Texas Educators Speak Out Against New Social Studies Standards

Take the politics out and put the teachers back in – that was the message Rita Haecker, president of the Texas State Teachers Association, delivered to the Mexican American Legislative caucus in Austin on Wednesday. The caucus, 44 members of the Texas House of Representatives, held a day-long session to hear concerns about the new social studies standards written by the state board of education (SBOE).

The standards, preliminarily approved by the SBOE on March 12, sparked a controversy that has reached far beyond Texas borders. Led by a powerful bloc of conservative members, the board made a series of changes to the curriculum that critics deride as a right-wing ideological assault on the state’s public schools.

Specifically, they argue that the standards skimp on historical contributions by minorities, trumpet an overtly Christian perspective, and aggressively promote conservative political figures and “American exceptionalism.”

Because Texas is the largest purchasers of textbooks nationally, the changes, if approved, could be felt across the country.

With the standards due for final approval on May 21, the Mexican American Legislative caucus invited interested parties, including academics, educators, and publishing groups to testify about the changes. Although the committee cannot take any specific action to derail the revisions, members hoped that the profound concerns raised during the meeting will help build public opposition.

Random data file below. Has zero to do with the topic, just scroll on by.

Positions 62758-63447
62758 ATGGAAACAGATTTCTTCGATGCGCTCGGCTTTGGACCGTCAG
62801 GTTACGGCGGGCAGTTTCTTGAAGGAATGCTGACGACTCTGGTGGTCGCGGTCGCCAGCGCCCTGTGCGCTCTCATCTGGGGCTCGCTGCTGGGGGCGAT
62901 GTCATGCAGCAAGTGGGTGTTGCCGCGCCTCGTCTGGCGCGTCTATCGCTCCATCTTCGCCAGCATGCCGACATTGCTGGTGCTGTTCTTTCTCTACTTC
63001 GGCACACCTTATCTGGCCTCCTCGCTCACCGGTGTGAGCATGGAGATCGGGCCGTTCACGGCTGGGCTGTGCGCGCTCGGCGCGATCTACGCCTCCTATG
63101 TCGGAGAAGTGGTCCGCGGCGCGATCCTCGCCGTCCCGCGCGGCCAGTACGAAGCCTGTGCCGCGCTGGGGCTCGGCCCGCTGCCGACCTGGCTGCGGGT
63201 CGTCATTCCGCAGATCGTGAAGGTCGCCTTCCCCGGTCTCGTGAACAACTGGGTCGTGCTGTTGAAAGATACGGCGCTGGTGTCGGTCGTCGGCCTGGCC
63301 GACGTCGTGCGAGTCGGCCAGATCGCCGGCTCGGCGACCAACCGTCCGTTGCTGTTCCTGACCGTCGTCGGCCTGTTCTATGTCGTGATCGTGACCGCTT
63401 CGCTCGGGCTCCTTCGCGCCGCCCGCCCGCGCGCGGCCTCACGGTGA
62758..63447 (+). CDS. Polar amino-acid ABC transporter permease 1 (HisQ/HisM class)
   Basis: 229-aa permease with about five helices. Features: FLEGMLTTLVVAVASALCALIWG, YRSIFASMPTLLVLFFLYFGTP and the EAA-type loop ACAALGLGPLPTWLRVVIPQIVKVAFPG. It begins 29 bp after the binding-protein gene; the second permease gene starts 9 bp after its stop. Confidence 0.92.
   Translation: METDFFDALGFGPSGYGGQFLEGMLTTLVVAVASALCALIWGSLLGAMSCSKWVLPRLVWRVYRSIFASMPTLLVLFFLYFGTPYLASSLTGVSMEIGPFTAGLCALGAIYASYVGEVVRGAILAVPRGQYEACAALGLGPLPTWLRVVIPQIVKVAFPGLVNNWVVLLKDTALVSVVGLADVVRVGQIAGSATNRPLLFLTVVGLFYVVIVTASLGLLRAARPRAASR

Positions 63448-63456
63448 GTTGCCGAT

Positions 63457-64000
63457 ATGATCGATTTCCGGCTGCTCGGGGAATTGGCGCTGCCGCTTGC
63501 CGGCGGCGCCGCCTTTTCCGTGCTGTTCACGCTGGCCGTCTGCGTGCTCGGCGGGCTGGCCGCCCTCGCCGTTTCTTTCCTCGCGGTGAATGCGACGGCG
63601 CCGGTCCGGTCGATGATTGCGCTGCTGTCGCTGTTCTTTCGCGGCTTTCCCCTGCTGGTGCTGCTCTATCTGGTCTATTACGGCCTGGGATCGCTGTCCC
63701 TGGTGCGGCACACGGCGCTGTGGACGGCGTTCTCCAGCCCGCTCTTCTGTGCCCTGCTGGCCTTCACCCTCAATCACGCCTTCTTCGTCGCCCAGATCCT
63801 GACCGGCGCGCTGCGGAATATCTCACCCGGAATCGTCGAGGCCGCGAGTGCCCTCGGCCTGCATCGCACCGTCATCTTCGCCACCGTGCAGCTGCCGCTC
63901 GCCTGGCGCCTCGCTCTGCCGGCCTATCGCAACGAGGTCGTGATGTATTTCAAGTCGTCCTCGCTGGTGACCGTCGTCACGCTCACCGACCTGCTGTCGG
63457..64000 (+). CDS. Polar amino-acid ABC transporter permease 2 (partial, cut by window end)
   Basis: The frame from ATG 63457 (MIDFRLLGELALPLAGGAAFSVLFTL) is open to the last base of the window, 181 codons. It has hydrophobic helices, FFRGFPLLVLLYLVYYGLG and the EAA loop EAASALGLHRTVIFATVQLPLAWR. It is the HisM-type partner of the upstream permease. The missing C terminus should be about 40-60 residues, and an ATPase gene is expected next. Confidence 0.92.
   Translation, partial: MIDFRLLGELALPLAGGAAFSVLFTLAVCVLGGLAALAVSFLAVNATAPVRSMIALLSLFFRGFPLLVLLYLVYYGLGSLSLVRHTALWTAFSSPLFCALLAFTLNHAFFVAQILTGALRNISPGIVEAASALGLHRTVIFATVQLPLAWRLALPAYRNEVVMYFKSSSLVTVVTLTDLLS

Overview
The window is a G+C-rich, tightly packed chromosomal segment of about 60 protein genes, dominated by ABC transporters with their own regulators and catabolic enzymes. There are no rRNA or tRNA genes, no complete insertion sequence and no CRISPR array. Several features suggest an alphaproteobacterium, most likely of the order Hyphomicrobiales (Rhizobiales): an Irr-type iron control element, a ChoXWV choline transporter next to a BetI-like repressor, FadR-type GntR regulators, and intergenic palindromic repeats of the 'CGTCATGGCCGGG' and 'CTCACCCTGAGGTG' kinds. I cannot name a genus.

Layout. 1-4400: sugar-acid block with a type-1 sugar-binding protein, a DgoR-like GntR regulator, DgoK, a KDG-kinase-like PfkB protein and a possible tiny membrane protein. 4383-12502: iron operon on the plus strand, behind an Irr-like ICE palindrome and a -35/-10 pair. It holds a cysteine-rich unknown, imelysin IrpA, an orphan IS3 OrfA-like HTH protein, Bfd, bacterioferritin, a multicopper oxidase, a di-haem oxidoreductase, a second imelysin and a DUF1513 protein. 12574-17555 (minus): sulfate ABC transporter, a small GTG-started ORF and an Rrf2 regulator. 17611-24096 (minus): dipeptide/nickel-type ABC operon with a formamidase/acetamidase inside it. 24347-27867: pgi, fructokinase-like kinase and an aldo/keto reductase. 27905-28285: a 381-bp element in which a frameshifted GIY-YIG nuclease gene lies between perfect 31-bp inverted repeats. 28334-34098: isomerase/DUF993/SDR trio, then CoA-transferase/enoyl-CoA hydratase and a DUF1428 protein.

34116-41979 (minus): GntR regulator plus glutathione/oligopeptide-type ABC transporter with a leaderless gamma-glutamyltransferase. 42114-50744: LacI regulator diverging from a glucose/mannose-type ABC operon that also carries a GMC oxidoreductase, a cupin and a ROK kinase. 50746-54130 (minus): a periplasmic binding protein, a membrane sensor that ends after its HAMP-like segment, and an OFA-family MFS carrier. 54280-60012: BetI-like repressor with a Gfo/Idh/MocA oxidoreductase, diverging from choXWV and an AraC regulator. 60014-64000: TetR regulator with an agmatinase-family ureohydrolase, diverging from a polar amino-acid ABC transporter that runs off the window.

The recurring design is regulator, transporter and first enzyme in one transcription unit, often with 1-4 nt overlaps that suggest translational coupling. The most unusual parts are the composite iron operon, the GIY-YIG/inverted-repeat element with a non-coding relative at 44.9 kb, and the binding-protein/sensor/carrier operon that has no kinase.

Throughout the process, TSTA President Haecker and others repeatedly spoke out against the SBOE’s enormous power in rewriting the standards and, by extension, social studies textbooks.

“The ultra-conservative members of the board have a narrow ideological view that not only ignores history but also ignores the changing world,” Haecker told the committee on Wednesday.

For example, Haecker said, these members “are constantly painting Hispanics in negative terms as foreigners and illegal immigrants, and they are discounting the roles of African Americans as well.”

Many historians agree. In a joint letter to the SBOE on April 13, a group of Texas history professors accused the board of  “distorting the historical record and the functioning of American society.”

Don McLeroy, outgoing board member and leader of the conservative bloc, believes the revisions are unpopular merely “because they challenge the ideology of the left … which is diametrically opposed to the our founding principles.”

With the final approval date looming, however, opponents of the standards are urging lawmakers to ask the board to start over and implement a more inclusive review process.

“We must develop a system,” Haecker said, “ that is based on the best thinking of our teachers and scholars, not the small political muscle of a small group of people.”